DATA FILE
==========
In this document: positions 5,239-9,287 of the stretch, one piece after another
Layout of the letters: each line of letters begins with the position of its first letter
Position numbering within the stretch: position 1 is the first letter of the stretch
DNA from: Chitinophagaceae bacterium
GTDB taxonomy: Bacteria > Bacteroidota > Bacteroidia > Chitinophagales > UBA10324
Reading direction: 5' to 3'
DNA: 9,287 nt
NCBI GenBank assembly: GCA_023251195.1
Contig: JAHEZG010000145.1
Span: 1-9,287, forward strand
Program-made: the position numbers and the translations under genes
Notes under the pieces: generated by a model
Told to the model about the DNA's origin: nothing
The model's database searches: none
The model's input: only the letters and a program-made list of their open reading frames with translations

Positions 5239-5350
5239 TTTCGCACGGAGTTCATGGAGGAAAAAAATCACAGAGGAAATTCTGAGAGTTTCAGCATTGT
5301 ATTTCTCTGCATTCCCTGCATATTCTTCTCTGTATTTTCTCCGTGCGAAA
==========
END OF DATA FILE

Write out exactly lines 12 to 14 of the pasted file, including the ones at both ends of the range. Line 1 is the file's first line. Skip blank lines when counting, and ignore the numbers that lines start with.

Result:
Notes under the pieces: generated by a model
Told to the model about the DNA's origin: nothing
The model's database searches: none